A **Memory Cell** is just a memory location that can be pointed to by a pointer or array index. When we access element `arr[0][2][1]`

, we end up with the data value `6`

.

But what does `[0][2][1]`

represent? I answer this by saying that they are pointers to “memory cells”. One way to read it is:

* access 0th cell in the block

* access 2nd cell in the 0th cell

* access 1st cell in the 2nd cell

* retrieve the value

A **Memory Level** is a collection of memory cells that reside in the same memory dimension.

#### Observations

The first observations are the more obvious ones:

- Dimension Count:
**N**= 3 - Dimension Sizes:
**D**= [2, 3, 2]

If we access `arr[1][2][1] `

then Query will be: **Q** = [1, 2, 1]

#### Cell Stride (S)

Standing at the `ith`

memory level, if I move by 1 cell, the size of jump in the data level is the **Cell Stride** for that memory level.

Cell strides at levels are:

- L0: 6 = 1*2*3
- L1: 2 = 1*2
- L2: 1 = 1

This gives us the relation that for the `ith`

memory level, the stride length is product of all dimension sizes above that level.

S_i = 1 * prod(j, [i+1..N], D)

or

S_i = S_(i+1) * D_(i+1)

#### Query Match (M)

When we run a query, we match a memory cell at each level. This forms a chain of jumps **across the levels**, ending in the data level and results in a data value.

This gives us the relation that for the `ith`

memory level, the matching cell is:

M_i = (1 / S_i) * sum(j, [1..N], S_j * Q_j)

or simply

M_i = (1 / S_i) * sum(S_j * Q_j)

Unfortunately, my journey to this relation is pretty unwieldy to explain. So I’ll just skip it.

It is this value — the query match — that I use to highlight the memory cells and the final data value that result from the query.

#### Misc

**Cell Count**: The number of cells in the `ith`

memory level**C_i** = prod(j, [0..i], D) = C_(i-1) * D_i

**Data Count**: The total number of data values stored**n** = prod(i, [0..N], D) = prod(D)

By comparing relations `C_i`

, `S_i`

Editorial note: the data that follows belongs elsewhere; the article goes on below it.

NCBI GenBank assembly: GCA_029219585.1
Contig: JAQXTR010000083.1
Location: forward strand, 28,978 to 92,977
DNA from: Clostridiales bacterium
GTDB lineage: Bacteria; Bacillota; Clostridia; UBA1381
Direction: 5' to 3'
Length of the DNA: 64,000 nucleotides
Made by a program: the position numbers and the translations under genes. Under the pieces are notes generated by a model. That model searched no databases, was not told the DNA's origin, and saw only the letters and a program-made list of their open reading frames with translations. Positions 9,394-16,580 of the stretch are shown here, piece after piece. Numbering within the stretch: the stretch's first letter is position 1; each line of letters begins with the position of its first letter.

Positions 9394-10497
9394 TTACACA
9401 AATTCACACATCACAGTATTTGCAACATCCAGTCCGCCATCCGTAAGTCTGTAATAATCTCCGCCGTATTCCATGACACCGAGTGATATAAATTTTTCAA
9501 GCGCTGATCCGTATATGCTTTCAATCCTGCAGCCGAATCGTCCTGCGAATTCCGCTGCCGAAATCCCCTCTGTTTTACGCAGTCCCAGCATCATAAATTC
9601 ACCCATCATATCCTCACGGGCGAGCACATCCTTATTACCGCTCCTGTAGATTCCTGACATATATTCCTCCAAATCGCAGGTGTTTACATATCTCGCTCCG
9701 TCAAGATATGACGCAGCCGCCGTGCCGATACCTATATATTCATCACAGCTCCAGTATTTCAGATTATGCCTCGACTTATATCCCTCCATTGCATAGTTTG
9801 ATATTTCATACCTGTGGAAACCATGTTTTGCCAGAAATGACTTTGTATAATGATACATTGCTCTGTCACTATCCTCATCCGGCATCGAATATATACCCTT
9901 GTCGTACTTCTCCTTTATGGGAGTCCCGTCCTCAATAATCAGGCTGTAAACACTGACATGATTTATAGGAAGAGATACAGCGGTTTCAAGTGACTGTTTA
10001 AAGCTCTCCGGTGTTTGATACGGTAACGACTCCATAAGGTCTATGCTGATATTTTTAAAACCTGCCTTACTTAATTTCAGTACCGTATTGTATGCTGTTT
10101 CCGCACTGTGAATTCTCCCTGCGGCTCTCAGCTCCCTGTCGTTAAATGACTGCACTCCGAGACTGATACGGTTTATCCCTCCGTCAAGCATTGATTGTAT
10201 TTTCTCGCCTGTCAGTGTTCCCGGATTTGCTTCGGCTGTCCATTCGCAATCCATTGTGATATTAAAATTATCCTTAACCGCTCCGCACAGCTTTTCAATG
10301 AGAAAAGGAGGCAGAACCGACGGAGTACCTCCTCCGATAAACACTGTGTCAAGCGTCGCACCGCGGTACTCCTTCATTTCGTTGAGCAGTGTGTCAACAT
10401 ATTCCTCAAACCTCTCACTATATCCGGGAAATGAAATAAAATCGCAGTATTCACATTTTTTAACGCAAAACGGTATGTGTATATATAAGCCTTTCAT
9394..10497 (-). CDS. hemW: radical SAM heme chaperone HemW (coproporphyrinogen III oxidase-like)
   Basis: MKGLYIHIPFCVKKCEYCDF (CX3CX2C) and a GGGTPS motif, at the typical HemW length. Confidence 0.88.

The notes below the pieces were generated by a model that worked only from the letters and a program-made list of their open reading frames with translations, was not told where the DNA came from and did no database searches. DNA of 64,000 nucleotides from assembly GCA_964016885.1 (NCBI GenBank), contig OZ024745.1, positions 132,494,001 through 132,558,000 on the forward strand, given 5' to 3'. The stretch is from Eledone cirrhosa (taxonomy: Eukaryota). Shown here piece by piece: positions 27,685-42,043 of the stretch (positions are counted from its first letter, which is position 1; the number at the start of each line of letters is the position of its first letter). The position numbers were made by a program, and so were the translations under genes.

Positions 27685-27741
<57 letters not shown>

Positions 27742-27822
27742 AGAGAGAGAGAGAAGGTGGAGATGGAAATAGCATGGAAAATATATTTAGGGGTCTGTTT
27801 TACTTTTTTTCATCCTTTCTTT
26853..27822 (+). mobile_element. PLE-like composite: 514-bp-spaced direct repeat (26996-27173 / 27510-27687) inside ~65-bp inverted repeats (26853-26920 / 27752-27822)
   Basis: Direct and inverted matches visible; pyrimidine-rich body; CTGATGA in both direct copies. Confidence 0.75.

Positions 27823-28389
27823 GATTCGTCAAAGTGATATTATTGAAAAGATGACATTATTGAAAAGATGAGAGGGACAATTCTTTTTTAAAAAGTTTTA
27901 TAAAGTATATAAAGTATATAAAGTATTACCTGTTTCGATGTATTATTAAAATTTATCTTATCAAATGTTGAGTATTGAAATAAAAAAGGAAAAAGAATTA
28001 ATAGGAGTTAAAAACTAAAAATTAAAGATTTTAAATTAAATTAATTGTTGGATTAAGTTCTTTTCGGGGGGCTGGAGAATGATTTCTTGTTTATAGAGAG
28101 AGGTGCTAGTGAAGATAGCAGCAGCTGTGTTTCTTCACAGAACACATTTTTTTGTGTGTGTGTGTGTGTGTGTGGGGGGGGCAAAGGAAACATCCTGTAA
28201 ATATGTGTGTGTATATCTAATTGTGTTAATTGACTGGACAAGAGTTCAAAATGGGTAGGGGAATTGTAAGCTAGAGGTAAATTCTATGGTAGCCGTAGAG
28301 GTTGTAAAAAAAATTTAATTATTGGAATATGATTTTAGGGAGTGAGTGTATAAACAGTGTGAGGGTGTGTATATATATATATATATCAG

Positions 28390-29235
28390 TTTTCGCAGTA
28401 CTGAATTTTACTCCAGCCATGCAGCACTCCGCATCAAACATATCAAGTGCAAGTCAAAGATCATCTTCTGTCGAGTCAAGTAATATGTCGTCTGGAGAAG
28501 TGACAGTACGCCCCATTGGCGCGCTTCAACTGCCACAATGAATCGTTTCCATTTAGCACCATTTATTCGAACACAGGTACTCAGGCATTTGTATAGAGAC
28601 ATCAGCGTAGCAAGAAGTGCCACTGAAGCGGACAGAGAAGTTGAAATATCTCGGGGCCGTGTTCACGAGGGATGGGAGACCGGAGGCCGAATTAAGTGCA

and `n`

, get the relation `n = C_i * S_i`

because:

`n = prod(i, [0..N], D)`

`C_i = prod(j, [0..i], D)`

`S_i = prod(j, [i+1..N], D)`

### The End

C/++ allows negative indexes in multi arrays since it is just a contiguous chunk of memory and index lookups is just pointer arithmetic on it.

There. That’s a thing you now know.

You can find the code here or on codepen.

Also, if you’re wondering whether it would be possible in some other language, that answer is “it depends”. Languages that implement multi arrays as true multi arrays — arrays of arrays — cannot have negative indexes. Languages that implement multi arrays like C/++ does *might* support it.

### Bonus

Say we have an integer array `arr[3]`

and we access the element `arr[1]`

, what do we get? Well, we get the 2nd value. That’s not interesting.

What *is* interesting is how the compiler works this out by re-writing the query as `*(arr + 1)`

. This is simple pointer addition. And since addition is commutative, we can do …

arr[1] -> *(arr + 1)

*(arr + 1) -> *(1 + arr)

*(1 + arr) -> 1[arr]

… and conclude that `arr[i]`

is the same as `i[arr]`

. This bit is also true for multi arrays.

int main () {

int arr[2][3] = {11,22,33,44,55,66};

cout<<arr[0][2]; // good

cout<<2[0[arr]]; // bad

cout<<2[arr[0]]; // also bad

cout<<0[arr][2]; // ???

}

There’s a whole lot more where that came from. Checkout the article

“A convenient untruth” by Glennan Carnie.